Brooklyn Boro

OPINION: Social justice in the age of Trump

December 1, 2016 By Rev. Alfred Cockfield II For Brooklyn Daily Eagle
Political cartoon courtesy of Cagle Cartoons
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For many of us, even the words are hard to say: “President Trump.”

After eight years of a progressive, African-American president in the White House, many in our community are scared about what the next four years promise for people of color. We see the statements key advisers make about the sweeping changes they want to usher in during the first 100 days. And we are right to wonder: Will our civil rights be protected? Will all of our children see themselves as part of our country’s future, no matter who their parents are? Will a half-century of progress be reversed in the blink of an eye?

I refuse to believe that. To be sure, when we see injustice, we must stand up. We must reject fear, intolerance and bigotry wherever they may be.

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But at this moment, I believe we also must continue the march toward social justice wherever we can. And as much as things have changed these past few weeks, one thing has not:

The march begins in our schools.

For me, education is personal. Along with our church, we also lead a parochial school, Battalion Christian Academy for the Arts, Science, and Technology in East Flatbush. Many of our families choose to send their children to our school because their local schools are failing. The achievement gap for black and brown children is getting larger there. We are proud to provide a better option to as many children as possible, but not every family has the opportunity to send their children to a parochial school.

That’s why public charter schools are so important. No matter what your income or zip code, you should have the choice to send your children to a high-quality public school.

Public charters are among the most important tools we have to lift up low-income children of color. While traditional district schools enroll about 16 percent black students, in public charters our children account for more than one-in-four students.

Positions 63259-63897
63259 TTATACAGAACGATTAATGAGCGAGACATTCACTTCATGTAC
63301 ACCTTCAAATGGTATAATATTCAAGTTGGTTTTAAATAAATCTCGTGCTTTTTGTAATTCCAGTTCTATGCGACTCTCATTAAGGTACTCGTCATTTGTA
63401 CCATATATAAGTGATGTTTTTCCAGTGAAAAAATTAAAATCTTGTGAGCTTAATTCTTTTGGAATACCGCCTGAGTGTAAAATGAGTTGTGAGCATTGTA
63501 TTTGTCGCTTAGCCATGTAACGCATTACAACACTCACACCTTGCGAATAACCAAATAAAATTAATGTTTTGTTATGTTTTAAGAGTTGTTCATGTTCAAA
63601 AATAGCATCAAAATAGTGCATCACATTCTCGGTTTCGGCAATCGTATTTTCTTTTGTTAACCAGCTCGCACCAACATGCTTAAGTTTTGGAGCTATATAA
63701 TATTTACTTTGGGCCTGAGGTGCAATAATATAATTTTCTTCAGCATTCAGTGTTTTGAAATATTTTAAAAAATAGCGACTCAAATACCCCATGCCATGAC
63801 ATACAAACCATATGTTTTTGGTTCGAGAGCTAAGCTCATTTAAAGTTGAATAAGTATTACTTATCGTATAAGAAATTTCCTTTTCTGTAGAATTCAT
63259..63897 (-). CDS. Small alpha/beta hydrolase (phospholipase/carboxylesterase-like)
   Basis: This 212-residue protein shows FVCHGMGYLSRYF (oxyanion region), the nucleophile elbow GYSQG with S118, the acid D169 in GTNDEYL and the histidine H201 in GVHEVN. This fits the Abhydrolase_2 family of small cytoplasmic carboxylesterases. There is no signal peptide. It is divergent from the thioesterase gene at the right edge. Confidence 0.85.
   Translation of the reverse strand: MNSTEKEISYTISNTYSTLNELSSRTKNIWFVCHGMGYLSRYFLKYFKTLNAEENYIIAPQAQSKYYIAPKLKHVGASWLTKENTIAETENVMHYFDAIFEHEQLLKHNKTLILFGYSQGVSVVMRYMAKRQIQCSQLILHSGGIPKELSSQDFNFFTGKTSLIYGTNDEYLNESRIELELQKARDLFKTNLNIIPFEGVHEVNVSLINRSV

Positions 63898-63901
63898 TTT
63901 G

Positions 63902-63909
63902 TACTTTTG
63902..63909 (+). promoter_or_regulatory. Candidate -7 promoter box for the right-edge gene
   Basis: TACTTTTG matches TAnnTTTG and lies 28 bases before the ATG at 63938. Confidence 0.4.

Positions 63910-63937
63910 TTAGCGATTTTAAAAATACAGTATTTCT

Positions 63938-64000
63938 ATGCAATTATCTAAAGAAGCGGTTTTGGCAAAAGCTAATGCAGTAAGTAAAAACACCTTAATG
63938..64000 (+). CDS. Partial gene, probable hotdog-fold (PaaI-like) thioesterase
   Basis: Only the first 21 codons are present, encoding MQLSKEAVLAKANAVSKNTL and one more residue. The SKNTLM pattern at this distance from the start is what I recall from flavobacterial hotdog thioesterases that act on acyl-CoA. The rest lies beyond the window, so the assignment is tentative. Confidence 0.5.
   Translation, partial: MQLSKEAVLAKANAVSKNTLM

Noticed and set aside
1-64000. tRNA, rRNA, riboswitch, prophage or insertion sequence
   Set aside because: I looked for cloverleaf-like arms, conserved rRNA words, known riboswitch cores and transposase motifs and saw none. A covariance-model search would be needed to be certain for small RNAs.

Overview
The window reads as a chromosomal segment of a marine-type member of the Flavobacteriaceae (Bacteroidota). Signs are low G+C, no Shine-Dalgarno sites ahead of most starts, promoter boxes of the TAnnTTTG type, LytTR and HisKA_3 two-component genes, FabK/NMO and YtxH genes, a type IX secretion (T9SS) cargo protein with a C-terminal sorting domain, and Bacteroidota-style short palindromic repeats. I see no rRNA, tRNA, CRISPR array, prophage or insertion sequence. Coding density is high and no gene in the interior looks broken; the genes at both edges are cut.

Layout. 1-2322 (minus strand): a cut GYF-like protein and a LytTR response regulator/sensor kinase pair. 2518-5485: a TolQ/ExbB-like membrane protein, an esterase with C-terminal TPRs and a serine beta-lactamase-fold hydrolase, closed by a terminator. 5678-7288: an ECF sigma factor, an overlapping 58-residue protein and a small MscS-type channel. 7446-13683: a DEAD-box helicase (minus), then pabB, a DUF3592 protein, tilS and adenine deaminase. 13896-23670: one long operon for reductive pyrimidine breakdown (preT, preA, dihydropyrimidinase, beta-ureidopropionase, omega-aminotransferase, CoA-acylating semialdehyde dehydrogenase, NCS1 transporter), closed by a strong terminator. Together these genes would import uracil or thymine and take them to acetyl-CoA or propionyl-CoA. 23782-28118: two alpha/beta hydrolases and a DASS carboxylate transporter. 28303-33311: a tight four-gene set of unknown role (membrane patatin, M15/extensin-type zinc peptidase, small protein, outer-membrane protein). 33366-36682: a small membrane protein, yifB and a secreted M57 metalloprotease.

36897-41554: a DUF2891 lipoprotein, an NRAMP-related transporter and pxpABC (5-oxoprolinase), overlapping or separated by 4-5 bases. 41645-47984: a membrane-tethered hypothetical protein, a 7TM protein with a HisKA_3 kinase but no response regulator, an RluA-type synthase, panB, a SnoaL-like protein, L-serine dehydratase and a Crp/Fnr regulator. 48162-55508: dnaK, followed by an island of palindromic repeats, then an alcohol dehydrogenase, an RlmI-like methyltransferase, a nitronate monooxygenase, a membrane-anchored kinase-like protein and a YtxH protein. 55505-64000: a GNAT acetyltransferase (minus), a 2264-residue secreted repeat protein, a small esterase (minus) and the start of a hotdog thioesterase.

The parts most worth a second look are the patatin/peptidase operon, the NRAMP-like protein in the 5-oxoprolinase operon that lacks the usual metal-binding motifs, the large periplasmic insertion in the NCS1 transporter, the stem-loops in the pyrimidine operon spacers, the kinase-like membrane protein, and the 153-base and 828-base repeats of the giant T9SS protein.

And when black students attend charter schools they learn more — acquiring two extra weeks of learning in reading and math annually compared to black students in traditional district schools, according to Stanford University.

Public charter schools are good options for our highest need children. They are public schools, open to any child. We know that parents want to choose charter schools because there are 44,000 kids on waitlists in New York City alone. These are kids in the lowest performing districts of the city.

Many members of our congregation live in neighborhoods where their local schools are failing. These parents care deeply about having more than one public school option because it means the difference between their child getting a quality education or just getting passed along.

President Obama and Secretary of Education John King have been strong proponents of public charter schools. They understand what parents in our congregation understand: that public charter schools and school choice are vital to closing the racial achievement gap.

And perhaps surprisingly, so does Donald Trump. For all of his rhetoric during the campaign, he is a strong supporter of public charter schools — and believes the status quo must change.

In the months ahead, we must remain vigilant, and be prepared to challenge the president-elect whenever he proposes a policy that threatens our communities. But we can’t let that stop the progress we know we can make and must make. And nowhere is the need to push forward together clearer than with charter schools.

If President-elect Trump is truly willing to support policies that give the highest-need children the school options that they desperately need, we should be willing to listen. That does not mean compromising our values — rather, it means authentically representing the needs of our communities, whether fighting back against a policy we disagree with or advocating for one we believe will help our children.

That’s the balancing act we face moving forward. And we cannot pretend it will be easy. But we owe it to our children to attempt to navigate the next four years with eyes wide open, and with their interests always front and center.

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Rev. Cockfield II is an Associate Pastor of God’s Battalion of Prayer Church in Brooklyn.


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